Point No Point Lighthouse

Point No Point is located on the north tip of the Kitsap Peninsula, about an hour north of Seattle. The long low sandspit faces Admiralty Inlet to the north and Puget Sound to the east and south. Strong currents flow around the point, which attract baitfish that in turn draw salmon and marine mammals close to shore.

The site features miles of hiking trails along sandy beaches, a freshwater marsh, and the oldest lighthouse in Puget Sound! 

 

 

Where the Whales Are

Admiralty Inlet is a key passageway for marine mammals as they travel between the Strait of Juan de Fuca and the lower reaches of Puget Sound. The best place to see marine mammals is at the east end of the point, anywhere near the Lighthouse.

Look for the salmon-eating southern resident pods (J, K or L pod) in the fall and winter. Transient marine mammals eating orcas may be seen any time, and are increasingly seen here.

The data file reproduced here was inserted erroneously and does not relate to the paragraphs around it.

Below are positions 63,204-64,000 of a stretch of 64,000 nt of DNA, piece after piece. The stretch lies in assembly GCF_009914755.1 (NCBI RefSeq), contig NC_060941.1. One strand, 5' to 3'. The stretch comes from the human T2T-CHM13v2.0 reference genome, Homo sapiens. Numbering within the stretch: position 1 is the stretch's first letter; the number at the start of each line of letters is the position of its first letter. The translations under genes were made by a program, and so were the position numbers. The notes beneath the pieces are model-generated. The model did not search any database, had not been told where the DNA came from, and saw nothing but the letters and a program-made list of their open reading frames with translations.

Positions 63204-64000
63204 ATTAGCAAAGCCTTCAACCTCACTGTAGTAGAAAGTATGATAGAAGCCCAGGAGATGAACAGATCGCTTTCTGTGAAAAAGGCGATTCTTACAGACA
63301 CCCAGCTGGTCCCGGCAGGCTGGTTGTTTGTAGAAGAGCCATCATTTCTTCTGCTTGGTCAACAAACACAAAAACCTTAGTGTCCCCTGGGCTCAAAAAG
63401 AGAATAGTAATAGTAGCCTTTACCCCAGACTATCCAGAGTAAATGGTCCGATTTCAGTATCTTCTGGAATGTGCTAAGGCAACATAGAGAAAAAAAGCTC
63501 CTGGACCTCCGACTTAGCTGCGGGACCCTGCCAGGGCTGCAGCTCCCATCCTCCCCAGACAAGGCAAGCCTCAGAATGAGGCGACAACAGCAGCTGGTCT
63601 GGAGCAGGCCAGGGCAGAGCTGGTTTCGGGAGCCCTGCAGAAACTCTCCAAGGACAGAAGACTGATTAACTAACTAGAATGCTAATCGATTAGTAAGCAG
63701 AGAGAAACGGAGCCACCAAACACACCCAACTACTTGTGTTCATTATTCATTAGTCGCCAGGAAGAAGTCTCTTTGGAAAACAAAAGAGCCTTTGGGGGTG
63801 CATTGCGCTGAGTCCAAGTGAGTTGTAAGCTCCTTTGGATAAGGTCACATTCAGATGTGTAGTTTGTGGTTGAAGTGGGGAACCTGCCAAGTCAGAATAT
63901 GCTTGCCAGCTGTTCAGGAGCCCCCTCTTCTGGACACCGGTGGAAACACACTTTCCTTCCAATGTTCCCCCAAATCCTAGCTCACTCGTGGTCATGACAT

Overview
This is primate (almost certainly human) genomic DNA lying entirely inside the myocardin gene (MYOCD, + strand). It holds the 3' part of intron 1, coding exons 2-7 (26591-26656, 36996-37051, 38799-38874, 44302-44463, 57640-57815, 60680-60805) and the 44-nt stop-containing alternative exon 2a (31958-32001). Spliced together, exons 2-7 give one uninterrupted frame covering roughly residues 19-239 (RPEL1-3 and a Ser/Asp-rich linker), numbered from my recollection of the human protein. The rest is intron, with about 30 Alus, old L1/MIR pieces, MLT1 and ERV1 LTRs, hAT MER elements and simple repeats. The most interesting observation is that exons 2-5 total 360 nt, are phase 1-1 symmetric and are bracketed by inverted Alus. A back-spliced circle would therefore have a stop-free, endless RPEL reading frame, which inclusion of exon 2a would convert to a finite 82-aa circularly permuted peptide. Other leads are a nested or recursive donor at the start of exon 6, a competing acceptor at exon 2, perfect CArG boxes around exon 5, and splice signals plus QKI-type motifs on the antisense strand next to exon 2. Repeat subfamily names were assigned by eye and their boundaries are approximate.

Humpback, minke and even gray whales are occasionally seen here - sometimes so close to shore they scare the fishermen!

Harbor porpoise are commonly seen here, as are seals, sea lions, and the largest sea lion - Steller Sea lions.

 

 

Where the Birds Are

Point No Point is also a spectacular place to watch birds. A freshwater marsh in the middle of the park attracts dozens of species. 

Point No Point Lighthouse

The Point No Point Lighthouse was built in 1867, and is considered the oldest lighthouse in Puget Sound. Friends of the Lighthouse offer tours year-round. The lighthouse can be rented out! Contact US Lighthouse Keepers for more info. https://uslhs.org/about/point-no-point-vacation-rental

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The Whale Trail

Address / Contact

Whale Trail Features

Interpretive Panel just north of the Lighthouse

Amenities

  • restrooms
  • accessible
  • lodging
  • trails
  • picnic-area

Marine Mammals Commonly Seen Here

Marine Mammals Occasionally Seen Here

Marine Mammals Rarely Seen Here

The Whale Trail is a nonprofit organization in partnership with
Partners NOAA Seattle Aquarium People for Puget Sound Washington Department of Fish and Wildlife The Whale Museum National Marine Sanctuaries